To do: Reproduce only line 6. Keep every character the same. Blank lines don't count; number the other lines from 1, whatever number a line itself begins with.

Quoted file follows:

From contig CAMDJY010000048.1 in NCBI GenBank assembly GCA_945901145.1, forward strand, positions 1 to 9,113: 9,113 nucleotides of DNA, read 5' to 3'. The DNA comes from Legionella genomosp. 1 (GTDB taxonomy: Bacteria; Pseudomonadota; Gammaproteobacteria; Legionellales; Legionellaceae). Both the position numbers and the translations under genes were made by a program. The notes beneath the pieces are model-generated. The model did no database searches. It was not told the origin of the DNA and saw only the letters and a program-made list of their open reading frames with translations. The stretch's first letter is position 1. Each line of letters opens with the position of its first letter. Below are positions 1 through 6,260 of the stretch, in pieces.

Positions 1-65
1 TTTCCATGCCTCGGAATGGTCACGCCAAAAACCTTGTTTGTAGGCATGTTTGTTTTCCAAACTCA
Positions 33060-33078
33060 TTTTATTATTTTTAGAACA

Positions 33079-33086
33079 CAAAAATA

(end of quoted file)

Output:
Positions 33079-33086